My husband and I received a mailing inviting us to attend a 90 minute presentation on resort destinations. We were promised two roundtrip tickets on Continental Airlines to anywhere in the US and a free car rental for one week even if we didn't buy anything. We had planned to use the tickets to go to New Orleans and help Katrina victims.
We were led into a room with a dozen small tables where other invitees (about seven couples) were being interviewed one-on-one. Our interviewer, Dave, wanted to know about our vacation habits. He was young and we felt a bit sorry for him. Especially in light of the fact that we were really only after the free airline tickets.
Then came the presenter... a real charmer. Claimed he was retired from a career in the Air Force. He looked good and talked fast. Kept waving all kinds of pretty pictures printed from their website (which we later discovered does not exist), claimed membership in numerous professional organizations, and showed us how much money we would save by booking vacations at five star resorts through them. He said they had 100,000 members and were doing a million bookings a year. They were able save their members money because they cut out the middlemen (travel agents and internets sites, etc.). Membership would cost $8,995 plus various fees and the offer was only good right now.
After the presentation, Dave returned to our table. When we told him we weren't ready to spend $8,995 plus $299 per year, he told us politely to wait and someone would sign us out and give us our free gift. Next came Dave's older, nattily dressed supervisor who tried to pressure us by slashing the price to $6,995. When we said "no thanks," we were told again to wait. That's when they sent in the supervisor's supervisor who offered further deals and price cuts. We again politely declined.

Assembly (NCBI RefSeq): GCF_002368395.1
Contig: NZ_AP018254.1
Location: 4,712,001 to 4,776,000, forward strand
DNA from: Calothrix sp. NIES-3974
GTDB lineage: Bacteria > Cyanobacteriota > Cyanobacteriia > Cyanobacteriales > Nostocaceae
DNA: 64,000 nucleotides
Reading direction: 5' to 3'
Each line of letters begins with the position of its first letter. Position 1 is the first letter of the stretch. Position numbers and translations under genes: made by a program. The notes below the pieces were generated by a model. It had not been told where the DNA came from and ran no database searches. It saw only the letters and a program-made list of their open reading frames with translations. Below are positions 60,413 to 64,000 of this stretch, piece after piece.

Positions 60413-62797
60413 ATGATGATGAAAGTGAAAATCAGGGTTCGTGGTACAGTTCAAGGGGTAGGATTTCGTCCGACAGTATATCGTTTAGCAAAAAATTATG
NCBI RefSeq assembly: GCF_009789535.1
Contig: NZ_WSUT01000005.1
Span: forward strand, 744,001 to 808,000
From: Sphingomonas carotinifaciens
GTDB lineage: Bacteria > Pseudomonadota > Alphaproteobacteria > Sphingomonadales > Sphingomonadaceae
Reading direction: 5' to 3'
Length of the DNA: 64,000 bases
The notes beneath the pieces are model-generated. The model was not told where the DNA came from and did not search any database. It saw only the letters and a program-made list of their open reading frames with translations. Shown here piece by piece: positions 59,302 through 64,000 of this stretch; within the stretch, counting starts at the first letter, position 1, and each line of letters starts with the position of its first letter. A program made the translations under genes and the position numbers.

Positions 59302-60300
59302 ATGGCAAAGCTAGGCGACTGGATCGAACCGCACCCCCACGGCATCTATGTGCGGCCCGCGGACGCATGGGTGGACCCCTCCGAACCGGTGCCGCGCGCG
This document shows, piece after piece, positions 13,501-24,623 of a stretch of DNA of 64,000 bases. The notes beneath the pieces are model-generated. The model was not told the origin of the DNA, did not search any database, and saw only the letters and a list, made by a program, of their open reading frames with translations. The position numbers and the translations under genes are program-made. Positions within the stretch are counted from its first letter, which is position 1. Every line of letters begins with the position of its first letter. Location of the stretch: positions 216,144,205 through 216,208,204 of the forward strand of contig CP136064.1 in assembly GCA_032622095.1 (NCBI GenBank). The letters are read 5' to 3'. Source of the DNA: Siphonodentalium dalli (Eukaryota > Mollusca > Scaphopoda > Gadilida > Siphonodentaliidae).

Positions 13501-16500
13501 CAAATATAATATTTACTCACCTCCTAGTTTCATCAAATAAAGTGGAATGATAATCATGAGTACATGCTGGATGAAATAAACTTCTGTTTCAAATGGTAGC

Finally, we were given the chance to meet with a young woman who would give us our free tickets. Well, not exactly. Instead, she gave us two "activation forms" that had a list of 14 rules about how to obtain our free airline tickets and free rental car. The first rule is that you have to pay a "refundable" deposit of $100 (by money order or cashiers check) for the airline tickets and $75 for the rental car. The rest of the rules placed so many restrictions on the deal that we knew it was totally bogus.
In the end, we only lost a few hours of our time. We are not so sure about others who attended that day. When we got home, we went online and discovered that "Vacation Professionals" operates under many different names, setting up phony offices, and moving on quickly. We figure they make a fair amount of money just by getting people to pay "refundable" deposits for free tickets they'll never receive. And we certainly feel very sorry for those people who lose big money.